6 Oscar Snubs of Minority Films - From 'Selma' to 'The Joy Luck Club'

Films directed by Spike Lee and Gina Prince-Bythewood make this list

Beyond the Lights Movie Poster. Relativity Media

The Academy of Motion Picture Arts and Sciences has a reputation for snubbing all sorts of movies, including comedies and horror films, but in the 21st century it has faced growing criticism for overlooking films with directors of color or majority-minority casts. While this is not an exhaustive list of snubs, it highlights a half-dozen such films that critics say deserved Oscar recognition.

“Selma” (2014)

Although the Academy nominated “Selma” for best picture, it failed to give director Ava DuVernay a best director nod.

Had the Academy done so, DuVernay would have been the first black woman to receive such an Oscar honor. The New York Times’ David Carr said the oversight from the Academy was significant because DuVernay managed to get “studio backing to make a movie that is great cinema, not a history lesson.”

He suggested that the Academy likely slighted the film because the studio, Paramount, did not begin to market it as an Oscar contender until late in the awards season.

“The movie was completed near the end of the year, and the screeners came late and somewhat sporadically,” he said. “Perhaps that partly explains why ‘Selma,’ which was second to ‘Boyhood’ in critical acclaim as measured by Metacritic, received just two nominations, for best picture and best song.”

“Beyond the Lights” (2014)

New York Times’ film critic Manohla Dargis not only included Gina Prince-Bythewood’s “Beyond the Lights” on her list of best films of 2014, she said the film about a biracial pop singer’s (Gugu Mbatha-Raw) existential crisis was “superior to several [Oscar] titles in contention, including ‘The Theory of Everything,’ the banal, sentimentalized and tear-jerking biopic of Stephen Hawking.”

That movie went on to win Eddie Redmayne an Oscar for best actor and nominations for best picture, writing, actress and music. Other than an Academy Award nomination for best original song, however, “Beyond the Lights” found itself shut out. The Academy excluded the film, which Dargis compared to Pedro Almodovar’s “All About My Mother,” in spite of strong critical reviews.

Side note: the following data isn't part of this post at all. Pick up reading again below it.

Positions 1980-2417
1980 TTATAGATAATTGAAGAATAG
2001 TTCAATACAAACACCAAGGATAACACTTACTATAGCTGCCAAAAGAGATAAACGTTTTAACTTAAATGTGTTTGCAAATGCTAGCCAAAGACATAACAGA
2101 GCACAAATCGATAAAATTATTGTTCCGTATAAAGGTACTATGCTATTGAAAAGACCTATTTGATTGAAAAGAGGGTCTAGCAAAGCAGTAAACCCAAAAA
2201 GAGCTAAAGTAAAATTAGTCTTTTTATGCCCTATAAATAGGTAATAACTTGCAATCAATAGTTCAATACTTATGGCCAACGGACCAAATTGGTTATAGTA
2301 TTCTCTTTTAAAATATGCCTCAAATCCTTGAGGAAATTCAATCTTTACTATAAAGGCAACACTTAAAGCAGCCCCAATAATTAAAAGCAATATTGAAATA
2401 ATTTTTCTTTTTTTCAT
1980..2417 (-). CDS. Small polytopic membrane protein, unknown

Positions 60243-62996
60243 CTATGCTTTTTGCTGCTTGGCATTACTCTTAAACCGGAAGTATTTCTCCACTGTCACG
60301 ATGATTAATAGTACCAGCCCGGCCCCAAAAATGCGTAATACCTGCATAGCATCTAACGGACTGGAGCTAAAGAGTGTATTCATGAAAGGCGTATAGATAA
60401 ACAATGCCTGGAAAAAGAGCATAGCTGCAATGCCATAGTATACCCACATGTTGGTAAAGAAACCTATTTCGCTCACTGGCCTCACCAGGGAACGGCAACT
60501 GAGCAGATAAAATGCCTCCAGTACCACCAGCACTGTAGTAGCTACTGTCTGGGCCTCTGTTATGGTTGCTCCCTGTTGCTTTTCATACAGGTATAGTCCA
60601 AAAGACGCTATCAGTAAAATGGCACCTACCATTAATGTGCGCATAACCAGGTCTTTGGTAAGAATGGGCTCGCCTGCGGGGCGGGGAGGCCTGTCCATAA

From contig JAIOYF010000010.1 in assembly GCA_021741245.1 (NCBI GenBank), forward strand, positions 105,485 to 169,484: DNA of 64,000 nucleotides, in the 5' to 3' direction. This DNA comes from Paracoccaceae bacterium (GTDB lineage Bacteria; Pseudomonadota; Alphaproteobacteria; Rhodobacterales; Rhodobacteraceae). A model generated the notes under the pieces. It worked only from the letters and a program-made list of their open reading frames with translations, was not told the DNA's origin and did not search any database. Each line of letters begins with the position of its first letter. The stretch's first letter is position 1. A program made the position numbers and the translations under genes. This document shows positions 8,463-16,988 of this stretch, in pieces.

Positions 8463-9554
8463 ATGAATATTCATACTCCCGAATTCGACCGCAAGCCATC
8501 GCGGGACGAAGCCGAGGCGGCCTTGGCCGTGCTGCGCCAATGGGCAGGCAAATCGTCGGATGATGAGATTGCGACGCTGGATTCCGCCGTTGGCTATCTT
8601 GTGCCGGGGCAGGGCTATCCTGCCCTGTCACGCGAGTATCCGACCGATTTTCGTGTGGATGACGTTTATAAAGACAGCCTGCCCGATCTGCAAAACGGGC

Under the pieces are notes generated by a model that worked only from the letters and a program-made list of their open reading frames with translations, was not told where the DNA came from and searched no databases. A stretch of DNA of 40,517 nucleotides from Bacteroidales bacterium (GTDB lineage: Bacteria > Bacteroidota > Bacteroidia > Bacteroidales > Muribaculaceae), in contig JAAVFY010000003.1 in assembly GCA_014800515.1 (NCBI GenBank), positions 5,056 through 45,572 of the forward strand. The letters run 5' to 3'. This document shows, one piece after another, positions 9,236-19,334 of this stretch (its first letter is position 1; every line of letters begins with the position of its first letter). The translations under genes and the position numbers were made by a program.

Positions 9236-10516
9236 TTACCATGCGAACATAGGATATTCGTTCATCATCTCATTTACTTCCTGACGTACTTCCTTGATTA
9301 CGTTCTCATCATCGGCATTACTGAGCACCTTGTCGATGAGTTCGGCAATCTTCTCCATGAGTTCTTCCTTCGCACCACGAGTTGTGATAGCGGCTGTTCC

Dargis pointed out how it took Prince-Bythewood years to make the film simply because she wanted both leads to be black.

Dargis raised the possibility that racism may have prevented the movie from doing as well in theaters as it should have. She also suggested that the fact it had a female protagonist likely hurt its chances with the Academy.

“When male weepies [like “The Theory of Everything”] stir up strong emotions it affirms their potency; when female weepies do it’s just embarrassing,” she said of the Academy.

“Fruitvale Station” (2013)

Ryan Coogler’s directorial debut about the last day of police killing victim Oscar Grant’s life wowed critics. It racked up a number of honors on the festival circuit, most notably the Audience Award and a Grand Jury Prize for Drama at the Sundance Film Festival. Yet, the Golden Globes ignored the film, as did the Oscars. Entertainment Weekly’s Samantha Highfill said that the fact the film opened in July, five months before Oscar contenders typically come out, hurt its chances. But Highfill included the film in the ranks of the most brilliant to be snubbed by the Oscars.

“Coogler took what could have been a very dramatic story and dropped any notions of dramatization or subjectivity,” Highfill wrote.

“He simply told a story. The viewers followed Grant through his final 24 hours, from picking his daughter up from school to grabbing groceries for dinner. …Fruitvale allowed the viewer to get to know Grant, not as a good guy, not as a bad guy, but just as a guy. …You could love him, or you could hate him. Coogler wasn’t about to try and influence that. All he wanted to do was capture the emotions and the events of that night, and that’s precisely why the film left such an impact.”